Should You Add Pippa Middleton’s Book to Your Gift List? What to Expect From ‘Celebrate’

If anyone knows her way around a party, its Pippa Middleton and she’s published a book about it. “Celebrate: A Year of Festivities for Families and Friends”

The ravishing little sister of Kate, the pregnant Duchess of Cambridge, has literally wined and dined with the royals. Not to mention the Middleton family business. Parents Carole and Michael are the founders of Party Pieces, a wildly successful British mail-order company. Party Pieces sells all manner of celebratory products, including stocking stuffers and birthday party supplies, and has netted the family a fortune. Middleton, 29, even works for an event-planning firm in London.

So, with all that she knows and all that shes seen in her fairly short lifetime, some have found it surprising that Middletons new party-planning book isnt exactly jam-packed with insightful tips and clever new angles on entertaining. Prettily photographed and probably something the Anglophile on your holiday gift list would like, “Celebrate” has nevertheless been taken to task for its content. The Telegraph, a popular London newspaper, notes that while the volume has been selling briskly in upscale London neighborhoods, it also has been criticized by customers for its simple approach, with Christmas tips including words of wisdom such as: Turkeys are perfect for feeding larger gatherings. A sampling of Middletons other tips, the website notes, include, For [childrens] parties, wrap a small gift. Sit everyone in a circle and ask them to pass the parcel and, on the topic of organization, Store cupboards, drawers or boxes should be packed full of useful odds and ends. Indeed, The Telegraph says British readers have called the book uninspiring, rubbish and insulting.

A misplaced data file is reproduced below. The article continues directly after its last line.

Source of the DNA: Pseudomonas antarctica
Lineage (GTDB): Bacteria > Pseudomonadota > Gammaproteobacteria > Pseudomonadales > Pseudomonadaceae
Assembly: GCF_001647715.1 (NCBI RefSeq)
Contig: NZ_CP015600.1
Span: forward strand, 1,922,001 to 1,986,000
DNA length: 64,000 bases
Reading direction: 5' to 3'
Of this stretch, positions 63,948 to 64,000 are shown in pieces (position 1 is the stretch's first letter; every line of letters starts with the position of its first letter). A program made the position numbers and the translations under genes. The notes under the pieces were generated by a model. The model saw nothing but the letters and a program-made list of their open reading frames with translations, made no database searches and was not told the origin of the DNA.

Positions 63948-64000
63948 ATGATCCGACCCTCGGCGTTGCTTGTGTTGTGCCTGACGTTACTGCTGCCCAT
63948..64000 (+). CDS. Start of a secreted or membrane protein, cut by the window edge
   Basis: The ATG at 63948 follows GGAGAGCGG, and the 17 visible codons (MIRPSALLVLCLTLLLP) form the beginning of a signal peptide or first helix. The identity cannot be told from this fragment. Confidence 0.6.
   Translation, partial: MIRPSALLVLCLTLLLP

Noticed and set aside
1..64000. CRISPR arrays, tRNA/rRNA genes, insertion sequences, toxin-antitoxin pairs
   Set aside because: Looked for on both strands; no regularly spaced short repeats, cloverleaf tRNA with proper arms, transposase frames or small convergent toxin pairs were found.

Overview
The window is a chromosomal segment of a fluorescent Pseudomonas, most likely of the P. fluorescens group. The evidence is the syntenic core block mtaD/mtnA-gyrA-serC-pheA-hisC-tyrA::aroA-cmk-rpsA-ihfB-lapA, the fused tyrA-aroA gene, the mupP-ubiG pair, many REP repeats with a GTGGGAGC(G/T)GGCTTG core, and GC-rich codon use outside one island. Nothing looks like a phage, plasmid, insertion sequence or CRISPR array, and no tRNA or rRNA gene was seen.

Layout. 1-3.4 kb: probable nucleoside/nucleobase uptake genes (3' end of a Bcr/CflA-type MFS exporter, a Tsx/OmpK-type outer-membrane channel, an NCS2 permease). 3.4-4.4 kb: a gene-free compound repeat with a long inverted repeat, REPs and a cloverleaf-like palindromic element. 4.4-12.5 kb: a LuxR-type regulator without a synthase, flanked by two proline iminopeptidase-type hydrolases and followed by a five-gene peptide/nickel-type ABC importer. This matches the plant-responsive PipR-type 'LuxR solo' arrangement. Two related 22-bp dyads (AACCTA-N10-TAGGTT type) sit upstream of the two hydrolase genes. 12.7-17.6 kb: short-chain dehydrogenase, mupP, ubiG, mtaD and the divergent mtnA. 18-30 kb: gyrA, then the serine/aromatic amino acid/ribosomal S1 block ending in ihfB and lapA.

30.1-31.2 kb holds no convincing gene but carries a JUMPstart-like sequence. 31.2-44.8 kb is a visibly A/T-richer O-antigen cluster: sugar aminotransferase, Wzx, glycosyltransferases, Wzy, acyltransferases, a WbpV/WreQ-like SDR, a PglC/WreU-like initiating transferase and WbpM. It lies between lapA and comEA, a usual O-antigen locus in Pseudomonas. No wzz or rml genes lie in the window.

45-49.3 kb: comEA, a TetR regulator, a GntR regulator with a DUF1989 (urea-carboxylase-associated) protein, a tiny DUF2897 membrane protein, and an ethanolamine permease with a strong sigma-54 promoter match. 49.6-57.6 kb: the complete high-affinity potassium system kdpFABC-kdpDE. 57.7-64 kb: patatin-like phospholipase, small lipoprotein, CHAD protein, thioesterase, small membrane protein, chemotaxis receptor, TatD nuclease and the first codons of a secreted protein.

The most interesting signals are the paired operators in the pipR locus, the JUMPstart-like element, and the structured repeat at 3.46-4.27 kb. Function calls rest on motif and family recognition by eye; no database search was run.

Then theres the fact that “Celebrate” is written for a British audience, and a specific one at that. Many of the highlighted holidays like Boxing Day and Guy Fawkes Day aren’t celebrated widely, or at all, in the United States. The fare including haggis, that Scottish dish featuring the heart, liver and lungs of a sheep or lamb may be, in the words of USA Today’s Maria Puente, either unfamiliar or off-putting to many Yanks.

“Celebrate” has inspired some backlash. A parody Twitter account (@pippatips) poking fun at Middletons party tips has already popped up. “The Irish Sun,” a daily tabloid and offshoot of “The Sun,” wrote, it is clear that by writing the book Pippa set out to prove that there is far more to her than her pert bottom.” Referring to Pippa’s clingy bridesmaid gown at the royal wedding, which caused a media sensation over her figure, they concluded, “the fact is, there isnt.

To be fair, Middleton has her defenders. The Telegraph, for example, points out that the book has received a warmer welcome across the pond in America and that a reviewer on the U.S. Amazon website called the book absolutely charming and delightful and followed that with, Thank you Pippa for this elegant and casual guide.

Though she’s done very little publicity for the book, to answer her critics, Middleton ran a first-person essay in The Telegraph. By penning “Celebrate” for which she received about $600,000, the website notes Middleton wrote, Celebrate, my book on entertaining, has been a labour of love. I have put my heart and soul into it, obsessing over every detail. Her goal, she says, was to create “something that people would have on their shelves for years; something that was not too fussy.”

Most could probably agree she has done just that.

Written by Marianne Posner

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